|Publication number||US3991825 A|
|Application number||US 05/655,253|
|Publication date||Nov 16, 1976|
|Filing date||Feb 4, 1976|
|Priority date||Feb 4, 1976|
|Publication number||05655253, 655253, US 3991825 A, US 3991825A, US-A-3991825, US3991825 A, US3991825A|
|Inventors||Thomas H. Morgan|
|Original Assignee||Morgan Thomas H|
|Export Citation||BiBTeX, EndNote, RefMan|
|Patent Citations (7), Referenced by (50), Classifications (12)|
|External Links: USPTO, USPTO Assignment, Espacenet|
This invention relates to a secondary recovery process for petroleum production and, more particularly, to an artificial lift system utilizing a free floating plunger being raised by pressurized air. The secondary recovery system described in the present invention has a minimum amount of apparatus located in the well. The few components located in the well are easily recoverable from the surface.
The present invention is an improvement over U.S. Pat. Nos. 3,894,814 and 3,894,583, both of which have the same inventor as the present application, and are hereby incorporated by reference. Copies of the incorporated patents are attached for the convenience of the Examiner.
The various steps in the productive life of an oil well were described in considerable detail in the incorporated references. Normally when the production from an oil well has dropped to around 5 to 10 barrels per day, it may be uneconomical to continue production from that particular well depending upon its depth and various other factors. A common system used in the past was to have a piston located in the production tubing immediately above the accumulator. Once the accumulator was filled, pressure could be applied forcing the oil up around and above the piston. Thereafter the piston was moved by any means, such as pulling a wire line connected to the piston, from the lowermost position in the well to move both the piston and oil to the surface. At the surface the oil above the piston would flow into the collection tank and, thereafter, the piston would be allowed to drop back to its normal position.
Various types of bypass devices and crossovers have been used to move the oil from the accumulator to above the piston. Many of these systems required complicated apparatus in the well near the producing zone. The more apparatus that was contained in the well, the more likely the system would fail. Each valve that was located in the bottom of a well had a tendency to stick or clog up as time passes.
A further problem with the prior art was that many of the components were not retrievable from the surface without pulling an entire string of pipe. For example, gas lift valves had a tendency to stick, but were not retrievable from the surface without pulling the string of pipe. Many other valves and moving parts located in the well were also nonretrievable from the surface without pulling the pipe.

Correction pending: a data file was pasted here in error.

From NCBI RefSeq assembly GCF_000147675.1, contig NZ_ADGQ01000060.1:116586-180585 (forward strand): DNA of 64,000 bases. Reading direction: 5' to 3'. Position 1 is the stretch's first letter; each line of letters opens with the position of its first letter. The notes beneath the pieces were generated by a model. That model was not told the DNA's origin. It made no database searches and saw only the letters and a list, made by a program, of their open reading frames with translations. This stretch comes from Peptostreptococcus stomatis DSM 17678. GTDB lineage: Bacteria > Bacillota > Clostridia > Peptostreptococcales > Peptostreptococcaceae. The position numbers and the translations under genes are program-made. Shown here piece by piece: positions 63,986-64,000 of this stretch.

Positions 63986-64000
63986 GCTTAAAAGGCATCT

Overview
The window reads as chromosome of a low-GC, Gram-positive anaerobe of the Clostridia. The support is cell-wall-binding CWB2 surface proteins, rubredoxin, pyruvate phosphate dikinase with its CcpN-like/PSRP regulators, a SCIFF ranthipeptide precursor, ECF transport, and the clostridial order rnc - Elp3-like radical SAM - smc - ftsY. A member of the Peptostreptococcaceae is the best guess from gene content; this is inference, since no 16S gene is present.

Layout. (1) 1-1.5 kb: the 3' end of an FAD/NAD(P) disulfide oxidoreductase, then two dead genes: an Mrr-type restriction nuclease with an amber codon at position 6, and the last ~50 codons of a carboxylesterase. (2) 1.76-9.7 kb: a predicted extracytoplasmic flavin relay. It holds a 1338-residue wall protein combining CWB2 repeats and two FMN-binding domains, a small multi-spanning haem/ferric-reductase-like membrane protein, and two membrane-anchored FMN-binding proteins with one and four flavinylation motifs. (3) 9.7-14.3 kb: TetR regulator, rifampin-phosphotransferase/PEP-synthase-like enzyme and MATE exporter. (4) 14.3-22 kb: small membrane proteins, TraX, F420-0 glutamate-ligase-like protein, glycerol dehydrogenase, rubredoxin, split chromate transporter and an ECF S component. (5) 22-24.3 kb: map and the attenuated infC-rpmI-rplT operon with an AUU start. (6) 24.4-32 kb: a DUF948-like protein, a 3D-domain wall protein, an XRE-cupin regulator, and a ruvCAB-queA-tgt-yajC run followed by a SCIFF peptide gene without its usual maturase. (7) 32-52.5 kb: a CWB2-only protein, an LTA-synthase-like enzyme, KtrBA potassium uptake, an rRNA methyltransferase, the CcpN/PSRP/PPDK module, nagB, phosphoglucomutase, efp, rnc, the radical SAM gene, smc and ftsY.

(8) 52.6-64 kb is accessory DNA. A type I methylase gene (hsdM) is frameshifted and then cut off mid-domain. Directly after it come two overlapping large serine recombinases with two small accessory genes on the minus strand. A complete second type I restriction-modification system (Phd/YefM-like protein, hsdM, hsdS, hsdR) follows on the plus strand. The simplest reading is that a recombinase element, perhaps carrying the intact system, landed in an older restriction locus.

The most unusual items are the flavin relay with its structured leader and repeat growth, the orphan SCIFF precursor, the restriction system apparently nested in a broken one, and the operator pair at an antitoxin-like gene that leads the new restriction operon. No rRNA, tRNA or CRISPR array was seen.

In prior systems using free floating pistons many of the controls for the free floating piston were located in the well. These controls may consist of bypass valves, pressure valves or other moving parts located in the well.
The control portion as shown in the prior art would normally have some type of pressurized gas available for lifting a free floating piston and oil located thereabove to the surface. These control devices would consist of a single pressure valve for raising the piston and oil thereabove to the surface, and an exhaust valve for venting the accumulator to atmosphere.
The present invention is directed towards a secondary recovery system utilizing a free floating plunger in an air lift system. An accumulator is located in the area where oil will naturally accumulate from the producing zone. A standing valve in the bottom of the accumulator prevents oil accumulated therein from flowing back to the producing zone. Located above the accumulator is a free floating piston (commonly called plunger with the terms "piston" and "plunger" being used interchangeably herein) that has a limited flow passage therethrough. A transfer tube extends below the free floating piston towards the bottom of the accumulator. An air line extends from the accumulator to the surface and is connected to a pressure control apparatus on the surface.
The pressure control apparatus has three valves with the first valve allowing exhaust from the accumulator via the air line to atmosphere. Another valve, after the closure of the exhaust valve, may be opened to provide a gradual pressurization of the accumulator via the air line thereby slowly moving the oil through the transfer tube, through the limited flow passage, and above the free floating piston. Once the oil has been moved above the free floating piston, the second valve is closed and a large pressurization valve is opened to rapidly move the free floating piston and oil located there above the surface.